One part of living in an RV, or even camping in one for that matter, is the constant need for maintenance. Much of the time it’s small things: I have a jar full of screws that have been found on the floor after a bumpy stretch of road and I’m clueless where they came from. But there are also the “big ticket items”, those things that either take more than just a screwdriver, more than just a few minutes of labor, or more than just a few bucks at the cash register in the local Tru-Value. It helps to have a great selection of tools on hand when these pop up, because inevitably they are the types of repairs that aren’t right out in the open. They frequently require lying on my back and looking up, getting under the rig on cold and/or wet gravel, and often reaching into dark and inaccessible spots behind a cabinet or fixture.
The biggest “big ticket” item we’ve been confronted with was actually the easiest to deal with. When we bought the rig, which was about 5 years old, there were plenty of cosmetic fixes to make but one we couldn’t ignore was the fact that the stove was shot. It functioned, but was pretty ugly, had rust spots, and rattled when you walked through the kitchen. First problem, where can we get a new one without busting the bank? Why, CampingWorld of course! Although their price was great (less than $500 for a top of the line replacement), the shipping was going to eat up the savings. However, my new BFF Victor at Ideal RV and Trailer in Redwood City, pulled a rabbit out of his hat. Victor’s store has never failed to cough up any single obscure part I’ve needed, seriously. But when it came to finding a stove to exactly replace ours I had started to have my doubts. I pulled the old one out (a simple job, undo the gas line, remove four screws and pull) and took it down to him (he’s conveniently located just 1 mile from where the rig was in temporary storage). He disappears for a few minutes and happily returns with the exact same stove, brand new and still in a crate. It was buried under a zillion other appliances in a dark corner of his storeroom. It was even the right color, black! And it made my day when he agreed to a discount that brought it down to the CampingWorld price! The whole job, from removal, to purchase, to re-installation took less than one hour. Pricey, but easy, and we’ll get years of great use out of it.
There have been other repairs, a new bathroom sink (thanks again to Victor! we got the last one he had), a new faucet for the bathroom sink, extending the bed platform to accommodate a new queen sized mattress, and most recently fixing the shower door so that Wendy didn’t get trapped inside every time she used it. That was actually one of those “small cost, lots of labor” repairs. She had the genius thought that since it was rubbing and catching on the bottom of the door frame why didn’t we just figure out how to raise it up a bit? We were able to buy a small nylon spacer for the bottom hinge (20 cents) but it took a complete disassembly and reassembly of the door to install it. The result, however, is extremely gratifying. It works like a charm.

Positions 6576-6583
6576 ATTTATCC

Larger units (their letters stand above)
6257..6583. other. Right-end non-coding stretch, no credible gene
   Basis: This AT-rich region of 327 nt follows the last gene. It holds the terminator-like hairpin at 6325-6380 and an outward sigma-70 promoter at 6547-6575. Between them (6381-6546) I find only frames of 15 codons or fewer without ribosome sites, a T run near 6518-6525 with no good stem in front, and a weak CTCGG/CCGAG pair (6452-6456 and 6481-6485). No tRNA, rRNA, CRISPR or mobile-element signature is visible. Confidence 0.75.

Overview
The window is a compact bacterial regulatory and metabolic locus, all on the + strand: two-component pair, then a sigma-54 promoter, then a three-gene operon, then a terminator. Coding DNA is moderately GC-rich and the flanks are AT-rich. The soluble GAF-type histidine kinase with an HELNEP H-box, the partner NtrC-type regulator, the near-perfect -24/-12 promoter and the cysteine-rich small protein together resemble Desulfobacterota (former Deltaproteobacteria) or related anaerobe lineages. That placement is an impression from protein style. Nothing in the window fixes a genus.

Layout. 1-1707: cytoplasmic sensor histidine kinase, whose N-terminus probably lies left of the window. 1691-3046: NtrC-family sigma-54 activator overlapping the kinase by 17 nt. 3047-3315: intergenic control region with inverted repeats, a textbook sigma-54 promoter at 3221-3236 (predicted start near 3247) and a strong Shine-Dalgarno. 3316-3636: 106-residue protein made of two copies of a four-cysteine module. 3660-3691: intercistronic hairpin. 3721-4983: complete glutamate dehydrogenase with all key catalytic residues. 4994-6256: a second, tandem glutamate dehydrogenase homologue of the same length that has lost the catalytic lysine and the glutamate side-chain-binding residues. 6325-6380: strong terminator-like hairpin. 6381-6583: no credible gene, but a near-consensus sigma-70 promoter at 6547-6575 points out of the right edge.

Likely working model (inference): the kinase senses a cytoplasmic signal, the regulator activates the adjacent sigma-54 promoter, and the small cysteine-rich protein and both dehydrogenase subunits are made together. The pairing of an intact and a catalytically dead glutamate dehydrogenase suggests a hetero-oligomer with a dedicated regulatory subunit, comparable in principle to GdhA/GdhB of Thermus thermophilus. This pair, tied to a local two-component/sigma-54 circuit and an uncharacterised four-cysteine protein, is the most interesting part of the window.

What doesn’t work like a charm is the forced air propane furnace. Sometimes it works (usually when you don’t really need it) and sometimes it doesn’t. It’s a complicated thing, of course installed deep into the bowels of the rig, and my initial research into troubleshooting the problem yielded at least a dozen things that could be wrong. Most of them had “low gas pressure” as one of the causes, so my first step was to figure out if the propane gas regulator was working correctly or not. Of course, you can’t tell by just looking at it or giving it a sniff or anything. Also, to my eye, it looked way way too much like plumbing, my least favorite type of repair. So, I turned to Al Gore’s Internet. There is plenty of advice on how to determine if the regulator is delivering the right amount of gas pressure online, and virtually every commentator recommended using a manometer, a device to determine how much pressure is in a gas line. If you want to buy one, the best place is at the factory where they make the furnaces, and you better bring your checkbook. However, while researching the what’s and where’s of manometers, I came across an article on how they are calibrated for accuracy. Even the furnace manufacturer, Atwood, mentions in the Furnace Troubleshooting Guide (found online, thanks again Al Gore!) to “make sure to calibrate your Gauge Manometer with a U-Tube Manometer to ensure accuracy of the measurements”. It turns out that it costs less than $5 to actually make a U-Tube manometer, and only about another $1.50 to buy the fittings to connect it to your gas piping. So why not just use the calibrator directly to measure the pressure? Here’s what the “extremely accurate” calibration device ends up looking like ($6.50 to buy the parts, less than an hour to construct it):
It takes about 5 minutes to hook it up to the piping by disconnecting the stove (something I’m already very familiar with, right?), turn the gas back on, measure the “static” gas pressure, then to measure and chart the “operating” gas pressure as the heater cycles on and off. Pretty cool! And the best part, it eliminates about 10 of the 12 potential problems. Here are some pix of the hookup, and the manometer in use.
Now, the heater isn’t fixed yet. That will, thanks to our diagnosis, require disassembly of the major components to remove and replace both the burner and the heat sensor, about $75 in parts and probably a few hours of labor. But at least we know the parts store down the street (Sonny’s RV in Chimacum, a place that nearly rivals Victor’s store in Redwood City) has those in stock. By this time a few days from now we will hopefully be prepared for the “blast of cold arctic air” that’s headed our way again before the New Year.